Hospital Consolidation Suppresses Workers’ Wages

Hc memo

Gone are the days of small, regional hospitals. Today, two-thirds of hospitals are part of a larger health care delivery system, and 80% of hospital markets are highly consolidated. This consolidation drives up prices and does nothing to improve care. And there’s another pernicious effect of hospital consolidation that’s less talked about: it suppresses workers’ wages inside and outside the health care industry.

As hospitals consolidate and prices spike, health insurance premiums rise for employers. That leaves less money for workers’ wages. Consolidated hospital markets also threaten the wages of the 22 million who work in the health care profession. Below, we explore both trends and what policymakers should do about it.

Consolidation drives up premiums for all workers.

As hospital mergers and acquisitions consolidate health care provider markets, the lack of competition allows hospitals to charge higher prices for the services they provide. In addition to consolidation between hospitals that drive up market share, hospitals also acquire physician practices to deliver outpatient services, which allows them to inflate medical bills through add-on facility fees.

For the 156 million Americans with employer-based coverage, hospitals charge 8.3% more in very highly consolidated markets, which cover half the country. The result: American families lose $481 every year to high hospital prices if they live in an area with little hospital competition.1

In addition to suppressed wages as consolidation drives up premiums, employees see higher costs through out-of-pocket expenses like higher deductibles. All in all, workers bear the brunt of increasing consolidation in health care. For workers who do not receive coverage through their employer and instead are covered under the Affordable Care Act, consolidation has the same effect on those premiums. Higher hospital prices mean higher premiums for those with individual plans.

Consolidation suppresses wages for health care workers.

On top of the effect hospital consolidation has for workers’ wages at-large, those working in the health care industry experience their own challenges.

Health care is one of the largest sources of employment in the country, accounting for 12% of the workforce. A consolidated health care market leaves those workers with fewer employers to choose from in their geographic area. This lack of competition allows for greater control of wages by the hospital system.

Research shows that wage growth slows down following mergers. More specifically, wage growth for nurses and pharmacy workers was 1.7% below the average national wage growth following hospital mergers. A more concentrated hospital market leaves less competition in the labor market for health care professionals and hurts collective bargaining for unions within the industry.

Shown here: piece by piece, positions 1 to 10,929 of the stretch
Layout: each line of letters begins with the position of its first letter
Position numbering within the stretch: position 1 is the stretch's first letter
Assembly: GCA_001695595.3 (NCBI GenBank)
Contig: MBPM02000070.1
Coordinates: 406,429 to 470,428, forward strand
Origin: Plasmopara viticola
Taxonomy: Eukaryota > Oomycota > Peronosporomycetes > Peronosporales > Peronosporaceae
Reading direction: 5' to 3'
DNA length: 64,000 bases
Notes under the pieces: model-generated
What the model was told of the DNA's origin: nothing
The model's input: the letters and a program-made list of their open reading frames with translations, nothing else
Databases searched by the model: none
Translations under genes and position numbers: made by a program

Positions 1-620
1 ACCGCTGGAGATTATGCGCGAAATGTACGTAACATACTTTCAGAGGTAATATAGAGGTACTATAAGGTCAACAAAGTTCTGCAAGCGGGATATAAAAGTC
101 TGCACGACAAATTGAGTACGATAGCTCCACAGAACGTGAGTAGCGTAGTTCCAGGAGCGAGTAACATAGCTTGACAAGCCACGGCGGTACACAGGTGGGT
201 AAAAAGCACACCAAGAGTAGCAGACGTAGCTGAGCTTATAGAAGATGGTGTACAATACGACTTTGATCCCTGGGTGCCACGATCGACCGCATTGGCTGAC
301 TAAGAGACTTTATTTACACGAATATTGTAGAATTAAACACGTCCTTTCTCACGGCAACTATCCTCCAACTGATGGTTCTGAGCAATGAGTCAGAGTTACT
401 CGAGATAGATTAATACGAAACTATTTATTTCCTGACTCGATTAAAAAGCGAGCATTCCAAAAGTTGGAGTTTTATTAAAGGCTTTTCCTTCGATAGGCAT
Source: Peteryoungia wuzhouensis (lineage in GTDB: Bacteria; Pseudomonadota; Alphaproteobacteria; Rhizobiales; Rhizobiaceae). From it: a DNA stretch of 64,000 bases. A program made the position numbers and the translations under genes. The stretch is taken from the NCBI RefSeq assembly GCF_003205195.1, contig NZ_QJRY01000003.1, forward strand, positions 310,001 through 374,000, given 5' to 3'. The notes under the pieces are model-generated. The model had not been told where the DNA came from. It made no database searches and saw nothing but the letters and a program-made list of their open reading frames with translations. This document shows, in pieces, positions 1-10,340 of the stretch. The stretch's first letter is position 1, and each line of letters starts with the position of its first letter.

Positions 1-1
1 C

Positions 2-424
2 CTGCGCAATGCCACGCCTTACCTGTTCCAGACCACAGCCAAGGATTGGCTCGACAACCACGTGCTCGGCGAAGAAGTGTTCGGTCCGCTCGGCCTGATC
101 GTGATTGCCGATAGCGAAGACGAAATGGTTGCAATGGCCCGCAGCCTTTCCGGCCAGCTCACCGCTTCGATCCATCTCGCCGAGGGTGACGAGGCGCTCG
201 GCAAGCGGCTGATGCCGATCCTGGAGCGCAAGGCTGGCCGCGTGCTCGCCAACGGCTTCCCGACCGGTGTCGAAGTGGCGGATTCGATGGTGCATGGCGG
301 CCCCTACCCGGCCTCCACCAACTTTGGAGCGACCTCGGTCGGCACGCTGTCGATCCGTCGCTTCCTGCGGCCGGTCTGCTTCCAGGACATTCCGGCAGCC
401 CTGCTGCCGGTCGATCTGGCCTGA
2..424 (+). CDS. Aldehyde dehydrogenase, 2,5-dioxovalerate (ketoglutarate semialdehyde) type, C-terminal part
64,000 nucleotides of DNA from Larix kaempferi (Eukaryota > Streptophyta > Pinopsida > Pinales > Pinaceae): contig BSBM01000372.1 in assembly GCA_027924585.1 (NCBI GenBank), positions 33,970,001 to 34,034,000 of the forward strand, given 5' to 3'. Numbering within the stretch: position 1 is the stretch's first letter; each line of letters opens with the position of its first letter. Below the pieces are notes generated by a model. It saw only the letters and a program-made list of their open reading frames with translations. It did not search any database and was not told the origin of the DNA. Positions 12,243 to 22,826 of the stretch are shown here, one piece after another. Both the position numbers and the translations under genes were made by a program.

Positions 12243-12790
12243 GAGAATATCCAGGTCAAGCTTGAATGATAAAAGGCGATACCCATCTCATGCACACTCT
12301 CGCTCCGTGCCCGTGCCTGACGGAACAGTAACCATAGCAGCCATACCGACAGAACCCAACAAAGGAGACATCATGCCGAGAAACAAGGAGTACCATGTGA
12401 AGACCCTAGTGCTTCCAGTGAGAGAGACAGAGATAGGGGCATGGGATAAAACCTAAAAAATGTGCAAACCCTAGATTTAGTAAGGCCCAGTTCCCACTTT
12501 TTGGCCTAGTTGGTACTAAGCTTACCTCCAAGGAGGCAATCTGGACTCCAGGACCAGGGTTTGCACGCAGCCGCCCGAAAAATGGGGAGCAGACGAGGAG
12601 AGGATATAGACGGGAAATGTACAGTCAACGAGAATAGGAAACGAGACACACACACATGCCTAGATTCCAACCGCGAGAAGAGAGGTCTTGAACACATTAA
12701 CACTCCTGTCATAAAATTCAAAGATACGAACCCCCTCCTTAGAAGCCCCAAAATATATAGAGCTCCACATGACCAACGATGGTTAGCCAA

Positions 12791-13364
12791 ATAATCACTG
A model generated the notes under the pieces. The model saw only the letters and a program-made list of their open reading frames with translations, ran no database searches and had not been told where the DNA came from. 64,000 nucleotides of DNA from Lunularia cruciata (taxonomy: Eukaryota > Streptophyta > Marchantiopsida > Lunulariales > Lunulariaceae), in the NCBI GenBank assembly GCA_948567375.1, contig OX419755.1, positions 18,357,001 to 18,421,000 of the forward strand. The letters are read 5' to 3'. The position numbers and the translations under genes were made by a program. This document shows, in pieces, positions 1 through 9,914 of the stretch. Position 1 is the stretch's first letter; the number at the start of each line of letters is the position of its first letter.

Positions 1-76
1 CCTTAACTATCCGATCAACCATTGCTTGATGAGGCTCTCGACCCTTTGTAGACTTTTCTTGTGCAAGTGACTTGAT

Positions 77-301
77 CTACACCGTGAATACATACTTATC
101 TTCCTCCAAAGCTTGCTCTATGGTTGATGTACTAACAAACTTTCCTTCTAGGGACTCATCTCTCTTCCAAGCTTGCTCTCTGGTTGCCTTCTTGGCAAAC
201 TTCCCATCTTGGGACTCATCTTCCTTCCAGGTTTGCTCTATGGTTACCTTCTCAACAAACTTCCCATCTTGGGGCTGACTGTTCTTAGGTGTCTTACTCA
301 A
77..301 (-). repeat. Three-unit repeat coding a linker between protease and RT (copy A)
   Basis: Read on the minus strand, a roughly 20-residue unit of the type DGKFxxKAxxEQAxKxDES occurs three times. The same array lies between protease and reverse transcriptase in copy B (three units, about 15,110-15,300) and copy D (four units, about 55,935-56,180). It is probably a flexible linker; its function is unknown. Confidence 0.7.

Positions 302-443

It’s time for policymakers to halt hospital consolidation.

President Biden has taken steps to target consolidation. Notably, he directed the Federal Trade Commission (FTC) to promote health care competition and has halted four hospital mergers. There is more work to be done by Congress, however.

First, Congress should address the incentives to consolidate present in systems across the country. They can start by aligning Medicare payments for outpatient hospital services with lower cost settings, which would decrease prices for those services and disincentivize future hospital acquisitions of independent physician practices. Second, they can prevent future hospital consolidation by providing the FTC with increased authority and resources.

As consolidation continues to harm wage growth, tackling high hospital prices would lead to higher pay for workers, with the added benefit of reducing their own premiums and out-of-pocket costs, and strengthening labor markets for health care workers. For employers, lowering the cost of employee health benefits would allow for greater investments into growing their business, leading to more jobs and growing the US economy.

  • Health Care Costs89


  1. The $481 loss comes from the fact that higher hospital prices drive up the premiums that employers and employees pay for coverage. The average cost of family coverage was $22,463 in 2022 according to the Kaiser Family Foundation, $6,106 paid by the worker and $16,357 by the employer. The portion of the premium that goes to hospital costs is 37% or $8,311 according to the Centers for Medicare and Medicaid Services. Families lose $690 of the hospital portion of the premium because of 8.3% higher prices in very high consolidated markets. But their net loss would be less because they would have to pay taxes on the portion of the health benefit health insurance premiums that shifted to wages and take-home pay. Taxes would reduce the loss by 30% of $690, which leaves $481, after accounting for 15.3% in payroll taxes and 15% federal income tax rate for a typical family.


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